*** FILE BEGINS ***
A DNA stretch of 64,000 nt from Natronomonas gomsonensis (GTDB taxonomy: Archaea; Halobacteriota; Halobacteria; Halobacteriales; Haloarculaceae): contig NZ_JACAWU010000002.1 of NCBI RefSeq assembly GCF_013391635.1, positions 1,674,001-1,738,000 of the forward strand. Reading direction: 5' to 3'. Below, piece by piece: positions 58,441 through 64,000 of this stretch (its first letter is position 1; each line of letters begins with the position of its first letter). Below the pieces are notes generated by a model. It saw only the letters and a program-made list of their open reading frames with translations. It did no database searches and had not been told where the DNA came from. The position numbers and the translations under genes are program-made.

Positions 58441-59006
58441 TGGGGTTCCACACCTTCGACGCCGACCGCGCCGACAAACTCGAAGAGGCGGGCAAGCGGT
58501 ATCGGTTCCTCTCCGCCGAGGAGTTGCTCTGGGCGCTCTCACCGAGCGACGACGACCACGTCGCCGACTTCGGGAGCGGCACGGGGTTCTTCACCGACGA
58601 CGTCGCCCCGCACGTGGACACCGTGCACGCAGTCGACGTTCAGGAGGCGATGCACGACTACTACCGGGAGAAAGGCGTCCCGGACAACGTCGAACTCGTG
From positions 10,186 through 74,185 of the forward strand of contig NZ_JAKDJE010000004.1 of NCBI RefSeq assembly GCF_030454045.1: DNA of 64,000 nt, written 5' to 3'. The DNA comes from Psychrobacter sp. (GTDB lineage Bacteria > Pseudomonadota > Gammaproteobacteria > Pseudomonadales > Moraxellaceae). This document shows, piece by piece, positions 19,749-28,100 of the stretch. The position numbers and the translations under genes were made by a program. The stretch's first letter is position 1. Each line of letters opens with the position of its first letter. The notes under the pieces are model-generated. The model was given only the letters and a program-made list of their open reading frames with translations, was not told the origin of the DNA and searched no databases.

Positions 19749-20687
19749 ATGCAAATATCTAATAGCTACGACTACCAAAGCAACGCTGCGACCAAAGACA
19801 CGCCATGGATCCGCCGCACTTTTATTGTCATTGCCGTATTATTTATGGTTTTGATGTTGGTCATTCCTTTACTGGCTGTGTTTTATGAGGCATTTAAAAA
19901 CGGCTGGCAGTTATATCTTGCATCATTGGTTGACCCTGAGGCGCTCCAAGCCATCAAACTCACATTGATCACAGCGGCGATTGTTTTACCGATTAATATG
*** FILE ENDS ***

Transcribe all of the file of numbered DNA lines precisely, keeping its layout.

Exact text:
A DNA stretch of 64,000 nt from Natronomonas gomsonensis (GTDB taxonomy: Archaea; Halobacteriota; Halobacteria; Halobacteriales; Haloarculaceae): contig NZ_JACAWU010000002.1 of NCBI RefSeq assembly GCF_013391635.1, positions 1,674,001-1,738,000 of the forward strand. Reading direction: 5' to 3'. Below, piece by piece: positions 58,441 through 64,000 of this stretch (its first letter is position 1; each line of letters begins with the position of its first letter). Below the pieces are notes generated by a model. It saw only the letters and a program-made list of their open reading frames with translations. It did no database searches and had not been told where the DNA came from. The position numbers and the translations under genes are program-made.

Positions 58441-59006
58441 TGGGGTTCCACACCTTCGACGCCGACCGCGCCGACAAACTCGAAGAGGCGGGCAAGCGGT
58501 ATCGGTTCCTCTCCGCCGAGGAGTTGCTCTGGGCGCTCTCACCGAGCGACGACGACCACGTCGCCGACTTCGGGAGCGGCACGGGGTTCTTCACCGACGA
58601 CGTCGCCCCGCACGTGGACACCGTGCACGCAGTCGACGTTCAGGAGGCGATGCACGACTACTACCGGGAGAAAGGCGTCCCGGACAACGTCGAACTCGTG
From positions 10,186 through 74,185 of the forward strand of contig NZ_JAKDJE010000004.1 of NCBI RefSeq assembly GCF_030454045.1: DNA of 64,000 nt, written 5' to 3'. The DNA comes from Psychrobacter sp. (GTDB lineage Bacteria > Pseudomonadota > Gammaproteobacteria > Pseudomonadales > Moraxellaceae). This document shows, piece by piece, positions 19,749-28,100 of the stretch. The position numbers and the translations under genes were made by a program. The stretch's first letter is position 1. Each line of letters opens with the position of its first letter. The notes under the pieces are model-generated. The model was given only the letters and a program-made list of their open reading frames with translations, was not told the origin of the DNA and searched no databases.

Positions 19749-20687
19749 ATGCAAATATCTAATAGCTACGACTACCAAAGCAACGCTGCGACCAAAGACA
19801 CGCCATGGATCCGCCGCACTTTTATTGTCATTGCCGTATTATTTATGGTTTTGATGTTGGTCATTCCTTTACTGGCTGTGTTTTATGAGGCATTTAAAAA
19901 CGGCTGGCAGTTATATCTTGCATCATTGGTTGACCCTGAGGCGCTCCAAGCCATCAAACTCACATTGATCACAGCGGCGATTGTTTTACCGATTAATATG